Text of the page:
Traversing the past with Nergez
Few Aurovilians would
have experienced a time in India when a meal in a Chinese
restaurant cost less than five rupees and a haircut in an
upper-rung salon only three. Not many would remember the time when
three ships, docked in the Bombay harbour, with one of them
carrying cotton, ammunition, and surprisingly enough, ninety gold
bricks, exploded in a literal shower of gold. One brick came
flying through the roof of the Motiwallah family home, narrowly
missing Nergez's head as she stood day-dreaming in the gallery.
For her father, the head of the Parsi joint family, his daughter's
life had been spared by a divine miracle. The 22 carat gold brick,
with the Bank of England stamp on it and worth about 90,000 rupees
was of little value in his eyes. The following morning, amidst
much neighbourhood speculation, he returned it to the police who
came to pick it up in the official van. The year was 1944, Nergez
was twenty-three, and there were still twenty-eight years to go
before she met the Mother and decided to join Auroville.
Following the curve of
Nergez's life is much like traversing a multitude of terrains,
some smooth, others uneven. What is remarkable is the spectrum of
personas --the traditional Parsi girl, the fun-loving college
student, the sophisticated and glamourous hostess, the insatiable
traveller, and the undaunted peace-seeker-- that she has inhabited
over the years, dropping a few as she ventured further and further
away from the closed circle of Parsi culture towards the
realization of her truer self. The composite picture of Nergez,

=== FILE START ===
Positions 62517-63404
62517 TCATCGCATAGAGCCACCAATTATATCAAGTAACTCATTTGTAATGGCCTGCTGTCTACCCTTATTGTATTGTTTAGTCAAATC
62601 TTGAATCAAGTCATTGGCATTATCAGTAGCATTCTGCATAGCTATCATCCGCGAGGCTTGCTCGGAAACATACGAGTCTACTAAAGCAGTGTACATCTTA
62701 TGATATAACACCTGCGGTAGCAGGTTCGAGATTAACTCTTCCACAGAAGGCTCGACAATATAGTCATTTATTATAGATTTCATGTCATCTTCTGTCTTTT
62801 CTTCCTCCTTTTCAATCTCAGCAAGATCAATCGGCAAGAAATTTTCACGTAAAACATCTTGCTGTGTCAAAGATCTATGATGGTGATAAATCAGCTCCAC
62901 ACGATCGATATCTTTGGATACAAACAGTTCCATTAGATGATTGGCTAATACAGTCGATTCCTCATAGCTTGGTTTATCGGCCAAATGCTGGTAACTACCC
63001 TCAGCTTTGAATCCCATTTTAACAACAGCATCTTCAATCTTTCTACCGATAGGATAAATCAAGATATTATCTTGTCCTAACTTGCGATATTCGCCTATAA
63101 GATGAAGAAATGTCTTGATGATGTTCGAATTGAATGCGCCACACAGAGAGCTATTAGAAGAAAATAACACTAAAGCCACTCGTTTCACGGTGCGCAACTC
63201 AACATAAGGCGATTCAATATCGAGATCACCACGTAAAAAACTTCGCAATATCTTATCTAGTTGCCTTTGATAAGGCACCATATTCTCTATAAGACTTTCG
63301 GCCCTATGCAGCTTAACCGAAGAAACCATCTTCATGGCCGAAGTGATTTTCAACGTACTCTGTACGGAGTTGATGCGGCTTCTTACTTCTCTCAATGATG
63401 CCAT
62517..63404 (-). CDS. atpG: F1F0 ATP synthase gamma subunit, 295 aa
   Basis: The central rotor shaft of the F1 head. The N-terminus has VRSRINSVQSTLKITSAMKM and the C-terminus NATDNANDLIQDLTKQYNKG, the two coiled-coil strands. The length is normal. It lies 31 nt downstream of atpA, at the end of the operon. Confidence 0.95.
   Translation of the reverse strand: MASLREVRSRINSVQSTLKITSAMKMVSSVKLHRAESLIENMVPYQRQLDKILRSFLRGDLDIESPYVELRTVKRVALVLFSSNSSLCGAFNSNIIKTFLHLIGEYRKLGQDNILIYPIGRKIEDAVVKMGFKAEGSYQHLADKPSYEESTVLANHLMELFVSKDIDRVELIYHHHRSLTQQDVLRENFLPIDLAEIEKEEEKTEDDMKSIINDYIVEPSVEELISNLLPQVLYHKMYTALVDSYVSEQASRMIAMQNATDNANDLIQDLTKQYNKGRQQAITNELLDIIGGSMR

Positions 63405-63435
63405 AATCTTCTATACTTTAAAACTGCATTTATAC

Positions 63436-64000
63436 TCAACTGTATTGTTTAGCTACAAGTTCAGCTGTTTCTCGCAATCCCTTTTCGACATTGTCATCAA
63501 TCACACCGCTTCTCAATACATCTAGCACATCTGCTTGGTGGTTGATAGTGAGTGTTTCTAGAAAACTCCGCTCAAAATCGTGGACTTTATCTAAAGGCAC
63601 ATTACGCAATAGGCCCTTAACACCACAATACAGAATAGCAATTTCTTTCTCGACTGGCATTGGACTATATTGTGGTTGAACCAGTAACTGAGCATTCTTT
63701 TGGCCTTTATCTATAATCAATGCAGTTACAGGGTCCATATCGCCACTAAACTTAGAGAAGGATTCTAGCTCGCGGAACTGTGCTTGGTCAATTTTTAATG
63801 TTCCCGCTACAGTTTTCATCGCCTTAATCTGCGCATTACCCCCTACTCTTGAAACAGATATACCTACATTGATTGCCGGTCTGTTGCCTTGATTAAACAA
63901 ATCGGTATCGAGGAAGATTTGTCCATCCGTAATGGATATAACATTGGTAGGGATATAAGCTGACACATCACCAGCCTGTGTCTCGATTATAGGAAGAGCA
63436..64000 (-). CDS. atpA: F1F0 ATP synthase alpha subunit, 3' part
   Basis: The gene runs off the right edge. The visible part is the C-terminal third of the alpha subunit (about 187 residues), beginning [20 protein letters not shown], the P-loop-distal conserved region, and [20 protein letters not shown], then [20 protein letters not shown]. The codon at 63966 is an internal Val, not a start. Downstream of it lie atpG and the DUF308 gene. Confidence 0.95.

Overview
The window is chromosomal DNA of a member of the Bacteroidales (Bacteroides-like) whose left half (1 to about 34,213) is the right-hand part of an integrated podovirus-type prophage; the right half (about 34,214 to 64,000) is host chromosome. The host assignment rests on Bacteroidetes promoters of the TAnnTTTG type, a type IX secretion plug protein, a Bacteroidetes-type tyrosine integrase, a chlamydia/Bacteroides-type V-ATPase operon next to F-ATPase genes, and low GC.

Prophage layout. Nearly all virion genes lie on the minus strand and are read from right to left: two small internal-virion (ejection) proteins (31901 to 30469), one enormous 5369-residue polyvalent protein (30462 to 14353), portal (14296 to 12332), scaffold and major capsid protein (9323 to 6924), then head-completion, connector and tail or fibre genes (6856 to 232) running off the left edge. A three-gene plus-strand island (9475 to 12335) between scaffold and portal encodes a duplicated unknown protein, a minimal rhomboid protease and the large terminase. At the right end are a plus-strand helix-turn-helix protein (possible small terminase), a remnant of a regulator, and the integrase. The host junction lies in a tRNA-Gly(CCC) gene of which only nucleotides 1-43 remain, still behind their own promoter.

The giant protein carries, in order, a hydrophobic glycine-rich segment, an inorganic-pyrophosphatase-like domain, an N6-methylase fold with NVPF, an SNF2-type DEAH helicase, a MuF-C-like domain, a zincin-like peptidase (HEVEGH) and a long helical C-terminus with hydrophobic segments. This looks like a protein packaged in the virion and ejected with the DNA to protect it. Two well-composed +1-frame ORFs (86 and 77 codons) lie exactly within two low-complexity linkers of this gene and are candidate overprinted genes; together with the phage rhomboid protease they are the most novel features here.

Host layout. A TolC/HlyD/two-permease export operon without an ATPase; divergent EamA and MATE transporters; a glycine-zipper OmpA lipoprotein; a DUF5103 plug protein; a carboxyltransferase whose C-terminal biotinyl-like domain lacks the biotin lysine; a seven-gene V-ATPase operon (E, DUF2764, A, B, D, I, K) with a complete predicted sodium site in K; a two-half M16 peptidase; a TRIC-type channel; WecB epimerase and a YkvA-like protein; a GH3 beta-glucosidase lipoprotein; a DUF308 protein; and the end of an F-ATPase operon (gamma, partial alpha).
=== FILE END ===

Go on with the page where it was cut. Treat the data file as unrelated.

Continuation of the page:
however, would not emerge if any of these pieces of her self were
negated or lost; they are reminders of the transformative process
that she, like countless others, has undergone, before reaching a
state of contentment and unity within.
Born on November 3,
1921, Nergez's travels began in 1951 when she visited Europe with
a group of seven friends from Bombay. Within a budget of 5000
rupees each, they travelled through England, Scandinavia, France,
Switzerland and Italy. In the years that followed she continued to
reside in Bombay where she learnt Hatha yoga under B.K.S. Iyenger,
and became one of the first teachers at a professional level.
Marriage came later in the 1950s. And then the loss of her husband
Nergez arrived in
Pondicherry in 1972 with a group of 18 people, most of whom were
devotees of Sri Aurobindo, and the Mother. Having little prior
knowledge of their work, she briefly met the Mother at the Ashram,
after which her growing interest prompted her to visit Auroville.
She returned for short periods of time in 1974, 1975, and 1976. In
1977, in the face of stern opposition by her brother, she settled
in Utilitè Auroville, for the next three years helping out with
the various communal efforts that were being made there.
The experiences in
Utilitè remain close to Nergez's heart. Her various encounters
with snakes in her keet-roofed makeshift home, the experiments
with biogas, the friendships she formed in those early days, evoke
the feelings of enthusiasm, challenge, and adventure that coloured
her pioneer days, and that continue to motivate her even today.